Fighting on the Brink: Defense of the Pusan Perimeter, by Brig. Gen. Uzal W. Ent (ret.), Turner Publishing Company, Paducah, Ky., 1996, $39.95.
General Douglas MacArthur’s landing at Inchon may have been the most spectacular event of the Korean War, and the U.S. Marines’ fighting retreat from Chosin may have been its most publicized drama, but it may well be argued that the struggle for Pusan, in August and September 1950, was the conflict’s turning point. After suffering a startling succession of defeats at the hands of a well-equipped and well-trained North Korean People’s Army (NKPA), the southern Republic of Korea (ROK) Army and their U.S. Army and Marine allies dug in at Inchon to make a determined stand until United Nations forces could come to their aid. At stake was the independence of South Korea, the credibility of the United States’ commitment to her allies and the United Nations’ pledge to counter aggression anywhere in the world.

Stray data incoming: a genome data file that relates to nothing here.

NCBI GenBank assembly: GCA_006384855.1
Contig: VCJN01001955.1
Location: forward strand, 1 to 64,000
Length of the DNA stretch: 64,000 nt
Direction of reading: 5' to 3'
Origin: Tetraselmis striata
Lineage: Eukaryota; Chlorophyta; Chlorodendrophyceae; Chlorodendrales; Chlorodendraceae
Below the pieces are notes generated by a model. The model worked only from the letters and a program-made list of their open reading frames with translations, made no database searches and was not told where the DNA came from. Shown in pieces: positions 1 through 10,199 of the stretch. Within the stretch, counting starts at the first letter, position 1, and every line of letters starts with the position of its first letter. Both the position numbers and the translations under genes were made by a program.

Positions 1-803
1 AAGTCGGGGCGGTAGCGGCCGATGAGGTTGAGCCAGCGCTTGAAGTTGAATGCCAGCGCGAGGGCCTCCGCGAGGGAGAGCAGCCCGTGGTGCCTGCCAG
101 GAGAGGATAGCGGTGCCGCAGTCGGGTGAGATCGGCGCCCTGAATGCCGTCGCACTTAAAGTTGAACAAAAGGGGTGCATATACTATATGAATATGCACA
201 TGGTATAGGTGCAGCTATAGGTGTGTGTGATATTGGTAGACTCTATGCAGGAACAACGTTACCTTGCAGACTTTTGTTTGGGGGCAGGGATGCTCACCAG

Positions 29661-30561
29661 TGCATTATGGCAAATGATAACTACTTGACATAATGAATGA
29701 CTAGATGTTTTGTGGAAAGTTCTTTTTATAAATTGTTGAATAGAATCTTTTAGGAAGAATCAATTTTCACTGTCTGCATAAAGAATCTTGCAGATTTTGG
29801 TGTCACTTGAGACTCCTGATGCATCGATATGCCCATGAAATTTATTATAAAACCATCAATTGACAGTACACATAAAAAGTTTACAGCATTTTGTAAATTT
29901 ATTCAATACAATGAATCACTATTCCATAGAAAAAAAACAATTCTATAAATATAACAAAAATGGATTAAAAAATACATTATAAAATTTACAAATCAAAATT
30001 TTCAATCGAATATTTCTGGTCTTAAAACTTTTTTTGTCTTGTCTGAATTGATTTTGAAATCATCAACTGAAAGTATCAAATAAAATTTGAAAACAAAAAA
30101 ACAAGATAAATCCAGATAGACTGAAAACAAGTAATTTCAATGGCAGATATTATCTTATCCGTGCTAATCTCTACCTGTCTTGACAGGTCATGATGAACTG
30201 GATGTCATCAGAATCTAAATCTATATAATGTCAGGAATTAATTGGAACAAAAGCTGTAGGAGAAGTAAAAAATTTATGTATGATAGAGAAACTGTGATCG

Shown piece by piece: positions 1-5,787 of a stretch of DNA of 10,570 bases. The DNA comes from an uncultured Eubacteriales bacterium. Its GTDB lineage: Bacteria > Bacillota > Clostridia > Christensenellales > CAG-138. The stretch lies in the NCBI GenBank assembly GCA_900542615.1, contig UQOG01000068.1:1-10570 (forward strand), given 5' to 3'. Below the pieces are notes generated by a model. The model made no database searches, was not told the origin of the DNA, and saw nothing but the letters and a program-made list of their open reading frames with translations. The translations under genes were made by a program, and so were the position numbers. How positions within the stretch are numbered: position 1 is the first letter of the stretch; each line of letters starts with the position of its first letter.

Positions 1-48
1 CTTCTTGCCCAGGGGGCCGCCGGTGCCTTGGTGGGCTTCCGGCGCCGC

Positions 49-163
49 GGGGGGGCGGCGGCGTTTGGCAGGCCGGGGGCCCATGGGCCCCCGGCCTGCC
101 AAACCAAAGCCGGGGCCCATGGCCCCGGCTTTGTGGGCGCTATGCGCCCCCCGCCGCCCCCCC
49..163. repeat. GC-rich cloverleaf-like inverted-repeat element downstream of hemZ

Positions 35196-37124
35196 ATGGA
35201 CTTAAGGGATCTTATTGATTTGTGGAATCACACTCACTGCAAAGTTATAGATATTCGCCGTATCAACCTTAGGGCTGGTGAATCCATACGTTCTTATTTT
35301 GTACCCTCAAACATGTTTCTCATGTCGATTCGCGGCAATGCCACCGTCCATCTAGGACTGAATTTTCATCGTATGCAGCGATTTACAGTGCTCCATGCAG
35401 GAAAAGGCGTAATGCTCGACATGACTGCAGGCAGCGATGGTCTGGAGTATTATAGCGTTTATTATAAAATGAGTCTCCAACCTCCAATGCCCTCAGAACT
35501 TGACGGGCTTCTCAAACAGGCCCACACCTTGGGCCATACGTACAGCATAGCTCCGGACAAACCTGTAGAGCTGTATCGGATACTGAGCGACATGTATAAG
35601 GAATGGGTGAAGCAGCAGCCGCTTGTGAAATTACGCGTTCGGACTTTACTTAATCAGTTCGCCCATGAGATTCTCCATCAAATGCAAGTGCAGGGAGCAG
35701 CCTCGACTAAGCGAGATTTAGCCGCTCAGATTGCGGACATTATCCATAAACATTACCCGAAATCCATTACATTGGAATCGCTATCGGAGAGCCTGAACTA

Although the ROK and U.S. forces had overall numerical superiority, the NKPA held the initiative and used it to concentrate its forces in an attempt to breach the perimeter. The North Koreans ultimately failed, due in part to the outstanding skill with which Lt. Gen. Walton H. Walker countered their moves and largely to the speed with which both the Americans and the ROK troops recovered, adapted and prevailed.
As a second lieutenant in the 27th Infantry Regiment, author Uzal W. Ent was a participant in the battles for Pusan. In Fighting on the Brink, he presents a comprehensive account of the entire campaign. To flesh out his clear outline of the events, the author includes the experiences of numerous individual participants–including another frequent Military History contributor, Harry J. Maihafer, then a 1949 West Point graduate and a second lieutenant in the 21st Infantry. In sum, Fighting on the Brink is a superb chronicle of the turning point in the Korean War.